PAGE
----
“Green Street Hooligans: Underground” Review

Green Street Hooligans: Underground

While there are many movies out there that attempt to satirize the cheese of macho sports flicks from the 1980s, Green Street Hooligans: Underground seems to be one of the most earnest attempts at recapturing that goofy charm. It whips out all the old clichés of the sports training picture from the driving jog through the streets to the slow passionate scene of lovemaking to the quintessential giant of a nemesis. The soundtrack even echoes that familiar sense of 1980’s synth. Since it’s all kept rather subtle, you never really get that feeling of it being a-typical of the 80’s sports genre until about midway through the picture. There’s something rather admirable about a film that can keep up such a tone without added camp. It almost makes its spotty storytelling worth viewing.

What helps keep its 80’s sports roots well hidden is its premise of focusing on the world of street fighting football fans. Danny Harvey (Scott Adkins) returns to his old stomping grounds of West Ham when his little brother is murdered. Determined to find his brother’s killer, he decides to delve back into the world he left. He sticks around the pub to hook up with the lady bartender and acquaint himself with the Green Street Elite of fighting football fans. Out of shape and overweight, they’re far from being the best when it comes to street rumbles with opposing football team fans. Danny decides to whip them into shape for the main goal of tracking down his brother’s murderer (I think). There’s also an undercover cop in all the fighting seeking to find the murderer as well (I suppose).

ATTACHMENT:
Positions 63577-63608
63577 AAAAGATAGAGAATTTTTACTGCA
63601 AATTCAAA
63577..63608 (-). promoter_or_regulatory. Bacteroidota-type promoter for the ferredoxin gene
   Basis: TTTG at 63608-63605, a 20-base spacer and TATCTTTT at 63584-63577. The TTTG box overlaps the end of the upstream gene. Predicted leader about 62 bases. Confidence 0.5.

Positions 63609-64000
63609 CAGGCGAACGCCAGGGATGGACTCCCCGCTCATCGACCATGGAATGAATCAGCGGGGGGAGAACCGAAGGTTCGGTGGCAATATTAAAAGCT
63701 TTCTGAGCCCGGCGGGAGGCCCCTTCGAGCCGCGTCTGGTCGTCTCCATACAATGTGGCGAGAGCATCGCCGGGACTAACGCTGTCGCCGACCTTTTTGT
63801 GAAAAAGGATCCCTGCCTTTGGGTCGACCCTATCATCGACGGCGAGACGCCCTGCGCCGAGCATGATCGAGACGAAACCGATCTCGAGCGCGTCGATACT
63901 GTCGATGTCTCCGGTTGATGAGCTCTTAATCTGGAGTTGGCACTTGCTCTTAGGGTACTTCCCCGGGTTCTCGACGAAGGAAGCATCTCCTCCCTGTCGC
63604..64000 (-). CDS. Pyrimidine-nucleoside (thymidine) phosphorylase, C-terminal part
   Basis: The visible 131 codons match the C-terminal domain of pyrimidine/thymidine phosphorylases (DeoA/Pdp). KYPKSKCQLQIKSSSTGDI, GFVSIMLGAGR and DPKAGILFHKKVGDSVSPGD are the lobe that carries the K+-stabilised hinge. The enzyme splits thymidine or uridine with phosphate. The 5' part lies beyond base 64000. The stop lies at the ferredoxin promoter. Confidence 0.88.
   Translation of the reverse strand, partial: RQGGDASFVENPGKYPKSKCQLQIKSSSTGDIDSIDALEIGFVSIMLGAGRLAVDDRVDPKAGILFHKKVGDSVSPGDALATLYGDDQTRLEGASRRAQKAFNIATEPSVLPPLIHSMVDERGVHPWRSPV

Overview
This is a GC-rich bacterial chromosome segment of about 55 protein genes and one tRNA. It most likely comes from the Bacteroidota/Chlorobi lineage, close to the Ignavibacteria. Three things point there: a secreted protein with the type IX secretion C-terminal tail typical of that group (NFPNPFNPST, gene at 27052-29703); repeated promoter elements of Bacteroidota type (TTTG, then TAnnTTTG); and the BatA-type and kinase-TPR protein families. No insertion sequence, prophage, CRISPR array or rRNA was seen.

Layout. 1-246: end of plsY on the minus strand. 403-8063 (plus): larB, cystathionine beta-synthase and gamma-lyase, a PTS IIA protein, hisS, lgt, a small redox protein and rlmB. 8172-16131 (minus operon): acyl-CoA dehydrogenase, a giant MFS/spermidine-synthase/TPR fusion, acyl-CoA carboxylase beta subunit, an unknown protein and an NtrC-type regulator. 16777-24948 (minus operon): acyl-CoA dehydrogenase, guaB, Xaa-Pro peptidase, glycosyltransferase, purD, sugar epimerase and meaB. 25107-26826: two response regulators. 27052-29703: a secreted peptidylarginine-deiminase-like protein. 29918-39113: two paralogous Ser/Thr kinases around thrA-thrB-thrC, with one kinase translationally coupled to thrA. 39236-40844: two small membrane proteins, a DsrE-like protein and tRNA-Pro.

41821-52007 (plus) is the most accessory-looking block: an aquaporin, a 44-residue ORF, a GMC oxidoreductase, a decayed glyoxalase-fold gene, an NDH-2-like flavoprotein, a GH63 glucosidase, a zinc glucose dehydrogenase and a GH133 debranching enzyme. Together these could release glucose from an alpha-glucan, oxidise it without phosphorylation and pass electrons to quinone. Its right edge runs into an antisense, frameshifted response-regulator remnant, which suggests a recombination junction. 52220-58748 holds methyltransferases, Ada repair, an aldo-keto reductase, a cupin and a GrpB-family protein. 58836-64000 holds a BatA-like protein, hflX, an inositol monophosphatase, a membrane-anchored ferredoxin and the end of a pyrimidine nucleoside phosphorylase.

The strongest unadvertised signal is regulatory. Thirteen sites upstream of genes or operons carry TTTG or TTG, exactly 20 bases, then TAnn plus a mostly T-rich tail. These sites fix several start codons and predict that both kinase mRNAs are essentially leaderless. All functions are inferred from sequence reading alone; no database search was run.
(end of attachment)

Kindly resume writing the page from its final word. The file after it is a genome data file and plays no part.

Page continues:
Most of the film is dominated by montages with music. The violent drinkers hit the gym for some much-needed exercises before the big fights. They lift some weights, punch some bags and do plenty of push-ups. The fights themselves are treated almost like tournaments in the way the film tracks each street match. They take place everywhere from steel cages in fields to abandoned buildings with flares for lighting. They go at it like dogs, kicking and punching wherever they can land a blow, in some brutally bloody sequences. And, of course, there’s the sex scene montage which isn’t all that erotic in the least.

The fights themselves are very frequent and quite graphic. Heads smash through car windows, faces are stomped on by multiple fighters and groins are smashed. There’s not much craft to any of these scenes though. All the training they do for these matches eventually boils down to who can hit harder and gang-up on the most people. I also found it rather amusing how they keep track of these fights as if it were some sort of fantasy football league. This makes me question why the film couldn’t just be a comedy. The montages are laughable, the fights are over the top and the dialogue is just a comical mess of cuss words. I just couldn’t take such a film seriously for how straight it probably wanted to play up the world of organized underground football fan fighting. Then again, I was never much of a fan of organized underground football fan fighting. Maybe I’ll try to catch a few games on ESPN and see if it’s my thing.

Green Street Hooligans: Underground truly does feel like one of those forgettable and silly B-movies from the 1980s you’d put on for a laugh. But since I’m not so sure the director was in on this angle, I’m afraid I have to call it like I see it. This is a worthy rental as a party film to mock with your best buddies over a few beers. As a legitimate action picture about underground fighters, however, you’re better off finding something a little more grounded.

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